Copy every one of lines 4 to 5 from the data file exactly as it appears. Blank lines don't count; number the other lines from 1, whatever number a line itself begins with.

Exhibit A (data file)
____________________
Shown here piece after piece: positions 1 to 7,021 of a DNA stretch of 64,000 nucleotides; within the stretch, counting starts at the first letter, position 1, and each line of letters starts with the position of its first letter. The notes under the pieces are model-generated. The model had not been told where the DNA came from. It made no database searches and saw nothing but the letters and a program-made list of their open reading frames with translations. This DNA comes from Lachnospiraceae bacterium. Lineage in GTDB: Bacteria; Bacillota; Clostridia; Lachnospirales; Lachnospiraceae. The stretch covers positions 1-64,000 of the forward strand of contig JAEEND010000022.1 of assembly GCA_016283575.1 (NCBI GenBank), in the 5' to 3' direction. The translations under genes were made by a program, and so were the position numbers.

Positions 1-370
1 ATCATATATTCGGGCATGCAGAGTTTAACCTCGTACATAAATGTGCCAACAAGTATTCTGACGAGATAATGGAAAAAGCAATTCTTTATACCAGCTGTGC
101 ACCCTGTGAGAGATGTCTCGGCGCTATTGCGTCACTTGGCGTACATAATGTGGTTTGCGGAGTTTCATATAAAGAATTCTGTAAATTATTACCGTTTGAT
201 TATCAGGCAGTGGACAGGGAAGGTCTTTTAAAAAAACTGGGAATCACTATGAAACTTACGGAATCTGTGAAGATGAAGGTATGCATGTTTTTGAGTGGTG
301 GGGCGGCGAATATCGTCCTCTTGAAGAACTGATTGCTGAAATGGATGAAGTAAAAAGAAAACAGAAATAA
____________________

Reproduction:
101 ACCCTGTGAGAGATGTCTCGGCGCTATTGCGTCACTTGGCGTACATAATGTGGTTTGCGGAGTTTCATATAAAGAATTCTGTAAATTATTACCGTTTGAT
201 TATCAGGCAGTGGACAGGGAAGGTCTTTTAAAAAAACTGGGAATCACTATGAAACTTACGGAATCTGTGAAGATGAAGGTATGCATGTTTTTGAGTGGTG